By Jordan Wright (Photo/Joan Marcus)
“Disney’s The Lion King” roars onto the stage with a procession of African wildlife in its opening number “Circle of Life.”
Director Julie Taymor, who also serves as costume designer as well as mask and puppet co-designer with Michael Ward, sends her exquisitely conceived creatures — giraffes borne on stilts, a massive elephant and whirling birds held aloft on bamboo poles — streaming down the aisles of the John F. Kennedy Center for the Performing Arts’ three-tiered opera house in a fantastical pageant of African wildlife. Taymor, a student of both Bunraku, the Japanese art of puppetry in which the manipulators do not hide themselves, and wayan kulit, the art of shadow puppetry, magnificently incorporates the two styles into this spectacular production.
It is expected by now (the animated film version premiered in 1994, then in 1998 the stage version garnered six Tony Awards) that you are familiar with the story of Simba, the young lion; King Mufasa, his kindly father; Scar, the evil uncle; Rafiki, the baboon shaman and Zazu, the red-billed hornbill. They all inhabit Simba’s world, along with the strong-willed Nala, Simba’s childhood friend; Pumbaa, the gassy warthog and Timon, the wisecracking meerkat.
But these familiar faces are not the only characters we meet. There are hordes of wildebeests that stampede onto the stage, as well as lurking, laughing hyenas who are lampooned by Pumbaa and Timon in the famous song “Hakuna Matata,” meaning “no worries” in Swahili.
The score developed by lyricist Tim Rice and composer Elton John is beyond fabulous. “Can You Feel the Love Tonight” is one of John’s biggest hits. But it was Hans Zimmer who won an Oscar, two Grammys and a Golden Globe for the original film score and Soweto émigré Lebo M., known as the “voice and spirit of ‘The Lion King,’” who contributed the gloriously rich African rhythms and melodies.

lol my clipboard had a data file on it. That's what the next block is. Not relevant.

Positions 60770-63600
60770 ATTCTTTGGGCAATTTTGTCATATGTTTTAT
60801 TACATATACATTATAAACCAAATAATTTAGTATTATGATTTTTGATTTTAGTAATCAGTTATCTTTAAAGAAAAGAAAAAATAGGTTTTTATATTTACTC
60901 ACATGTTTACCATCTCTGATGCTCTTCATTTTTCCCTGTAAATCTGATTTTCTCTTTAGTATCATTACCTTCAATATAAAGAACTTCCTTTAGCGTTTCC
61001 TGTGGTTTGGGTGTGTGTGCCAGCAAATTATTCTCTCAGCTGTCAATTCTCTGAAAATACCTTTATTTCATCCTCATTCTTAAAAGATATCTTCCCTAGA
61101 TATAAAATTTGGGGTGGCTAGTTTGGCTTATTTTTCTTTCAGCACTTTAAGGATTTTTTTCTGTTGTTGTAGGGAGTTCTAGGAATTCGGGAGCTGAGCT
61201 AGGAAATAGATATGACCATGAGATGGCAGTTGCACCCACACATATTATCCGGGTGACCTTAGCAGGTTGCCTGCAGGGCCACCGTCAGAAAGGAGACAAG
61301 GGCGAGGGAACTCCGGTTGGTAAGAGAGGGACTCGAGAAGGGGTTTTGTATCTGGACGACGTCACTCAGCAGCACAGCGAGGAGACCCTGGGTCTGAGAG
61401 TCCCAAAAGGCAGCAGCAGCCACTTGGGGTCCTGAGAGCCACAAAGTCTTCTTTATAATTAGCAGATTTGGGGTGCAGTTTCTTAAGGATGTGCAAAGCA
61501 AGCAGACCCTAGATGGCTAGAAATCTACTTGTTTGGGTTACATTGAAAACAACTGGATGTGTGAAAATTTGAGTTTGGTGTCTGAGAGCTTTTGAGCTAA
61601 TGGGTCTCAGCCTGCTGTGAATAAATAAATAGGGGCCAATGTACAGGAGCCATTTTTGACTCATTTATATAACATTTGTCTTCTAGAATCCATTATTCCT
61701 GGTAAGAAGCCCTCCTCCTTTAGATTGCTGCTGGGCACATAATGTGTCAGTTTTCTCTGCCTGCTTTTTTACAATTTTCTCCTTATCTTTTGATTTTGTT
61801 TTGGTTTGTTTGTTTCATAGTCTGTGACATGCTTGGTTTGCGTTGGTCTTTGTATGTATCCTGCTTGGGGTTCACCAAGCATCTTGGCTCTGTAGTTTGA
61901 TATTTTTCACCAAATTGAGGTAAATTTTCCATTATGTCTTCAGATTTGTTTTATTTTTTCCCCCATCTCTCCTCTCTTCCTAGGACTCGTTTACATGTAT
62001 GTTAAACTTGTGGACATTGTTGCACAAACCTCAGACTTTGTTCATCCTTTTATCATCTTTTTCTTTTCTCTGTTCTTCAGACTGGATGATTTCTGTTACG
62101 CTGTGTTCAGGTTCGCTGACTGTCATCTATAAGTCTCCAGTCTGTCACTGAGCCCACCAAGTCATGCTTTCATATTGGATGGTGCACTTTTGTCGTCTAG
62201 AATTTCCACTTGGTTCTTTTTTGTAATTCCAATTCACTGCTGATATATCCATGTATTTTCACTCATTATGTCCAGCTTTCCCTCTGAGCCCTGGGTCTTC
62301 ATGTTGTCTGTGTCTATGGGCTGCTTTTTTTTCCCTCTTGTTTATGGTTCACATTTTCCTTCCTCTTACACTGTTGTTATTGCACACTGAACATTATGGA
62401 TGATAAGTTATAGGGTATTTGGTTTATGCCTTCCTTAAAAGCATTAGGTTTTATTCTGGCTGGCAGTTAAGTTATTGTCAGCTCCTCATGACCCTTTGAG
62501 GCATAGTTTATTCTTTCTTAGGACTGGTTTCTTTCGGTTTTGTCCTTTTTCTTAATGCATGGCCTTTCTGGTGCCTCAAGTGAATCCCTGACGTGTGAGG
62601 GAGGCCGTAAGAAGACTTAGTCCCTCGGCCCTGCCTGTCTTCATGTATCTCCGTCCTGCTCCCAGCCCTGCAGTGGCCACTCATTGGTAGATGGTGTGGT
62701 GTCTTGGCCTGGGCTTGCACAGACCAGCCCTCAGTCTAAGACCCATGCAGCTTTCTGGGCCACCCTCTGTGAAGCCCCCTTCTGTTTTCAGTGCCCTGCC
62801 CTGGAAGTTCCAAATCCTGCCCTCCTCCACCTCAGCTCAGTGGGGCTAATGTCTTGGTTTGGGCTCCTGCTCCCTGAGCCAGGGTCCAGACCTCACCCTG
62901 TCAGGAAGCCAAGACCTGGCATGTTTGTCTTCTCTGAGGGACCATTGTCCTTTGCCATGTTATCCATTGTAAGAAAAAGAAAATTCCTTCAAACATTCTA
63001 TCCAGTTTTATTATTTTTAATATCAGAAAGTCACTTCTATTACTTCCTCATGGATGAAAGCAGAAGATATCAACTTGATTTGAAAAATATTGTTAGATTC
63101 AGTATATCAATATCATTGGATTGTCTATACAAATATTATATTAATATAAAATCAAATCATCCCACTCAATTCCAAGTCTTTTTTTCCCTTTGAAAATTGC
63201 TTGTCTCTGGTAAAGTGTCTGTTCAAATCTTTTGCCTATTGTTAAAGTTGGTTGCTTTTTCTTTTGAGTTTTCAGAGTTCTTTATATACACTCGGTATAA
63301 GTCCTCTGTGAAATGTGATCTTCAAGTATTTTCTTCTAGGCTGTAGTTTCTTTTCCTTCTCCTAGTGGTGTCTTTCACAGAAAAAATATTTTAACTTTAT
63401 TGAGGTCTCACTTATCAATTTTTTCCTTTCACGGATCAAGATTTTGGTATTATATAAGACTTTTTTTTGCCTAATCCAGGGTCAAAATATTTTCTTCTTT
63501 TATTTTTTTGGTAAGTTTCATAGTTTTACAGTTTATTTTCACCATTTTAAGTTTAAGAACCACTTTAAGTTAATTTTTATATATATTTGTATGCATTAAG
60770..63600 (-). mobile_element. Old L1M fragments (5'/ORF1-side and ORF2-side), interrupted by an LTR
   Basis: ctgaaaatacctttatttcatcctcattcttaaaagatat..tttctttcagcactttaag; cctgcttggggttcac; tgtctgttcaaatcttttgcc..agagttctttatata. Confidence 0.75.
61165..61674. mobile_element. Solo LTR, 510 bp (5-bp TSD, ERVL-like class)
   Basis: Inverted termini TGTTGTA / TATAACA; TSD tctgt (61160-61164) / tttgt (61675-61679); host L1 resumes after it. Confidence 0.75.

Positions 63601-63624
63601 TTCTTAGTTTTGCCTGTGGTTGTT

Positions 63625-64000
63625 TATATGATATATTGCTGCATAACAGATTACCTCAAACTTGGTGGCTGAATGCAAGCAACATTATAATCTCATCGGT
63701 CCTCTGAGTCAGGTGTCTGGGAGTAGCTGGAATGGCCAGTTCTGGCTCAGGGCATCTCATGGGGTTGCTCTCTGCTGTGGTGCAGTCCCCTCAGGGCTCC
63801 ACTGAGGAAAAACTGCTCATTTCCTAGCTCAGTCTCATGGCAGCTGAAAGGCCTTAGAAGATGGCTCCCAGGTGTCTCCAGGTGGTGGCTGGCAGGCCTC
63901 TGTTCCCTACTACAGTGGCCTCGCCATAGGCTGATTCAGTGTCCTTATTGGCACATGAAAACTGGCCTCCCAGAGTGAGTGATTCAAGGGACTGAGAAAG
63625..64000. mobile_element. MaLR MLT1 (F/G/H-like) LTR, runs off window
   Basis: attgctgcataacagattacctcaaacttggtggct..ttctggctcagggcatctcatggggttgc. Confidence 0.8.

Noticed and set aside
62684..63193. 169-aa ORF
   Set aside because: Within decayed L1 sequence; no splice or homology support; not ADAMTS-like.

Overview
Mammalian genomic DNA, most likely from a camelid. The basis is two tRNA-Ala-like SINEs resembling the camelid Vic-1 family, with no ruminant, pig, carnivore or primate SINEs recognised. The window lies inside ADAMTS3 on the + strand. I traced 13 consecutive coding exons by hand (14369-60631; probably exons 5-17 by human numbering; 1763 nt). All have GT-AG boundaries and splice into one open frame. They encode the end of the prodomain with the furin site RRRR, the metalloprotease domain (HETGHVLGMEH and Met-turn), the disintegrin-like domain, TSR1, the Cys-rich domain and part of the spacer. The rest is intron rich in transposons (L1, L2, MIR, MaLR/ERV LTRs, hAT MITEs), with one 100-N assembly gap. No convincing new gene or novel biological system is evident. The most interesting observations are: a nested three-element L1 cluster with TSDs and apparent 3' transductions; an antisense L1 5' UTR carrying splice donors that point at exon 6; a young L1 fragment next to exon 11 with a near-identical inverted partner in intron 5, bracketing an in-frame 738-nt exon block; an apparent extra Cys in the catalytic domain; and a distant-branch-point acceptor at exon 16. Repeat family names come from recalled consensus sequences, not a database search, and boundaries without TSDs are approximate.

Among the most memorable roles is Simba, played by the adorable Jelani Remy, who stalks and pounces his way into your heart. “I hate public pools,” he jokes after a dangerous dunk in the river.
Then there is L. Steven Taylor as Mufasa, whose superlative voice cradles the emotions in “They Live in You” when he explains to Simba how his ancestors reside in the stars. And don’t miss Tshidi Manye as the wise Rafiki, whose evocative South African voice burns brightly in “Circle of Life” and “He Lives in You.”
Taymor’s costumes, using the vivid colors of tribal kente cloth, juxtaposes set designer Richard Hudson’s grassy savannas and cerulean skies. In desert scenes, Taymor employs the earthy shades of patterned Malian mud cloth to accentuate Hudson’s parched, earth-colored sets.
“The Lion King” is a lavish feast for the eyes and a paradise of music for the ears. I’d gladly swing from a baobab tree limb to claim it as one of my favorite musicals of all time.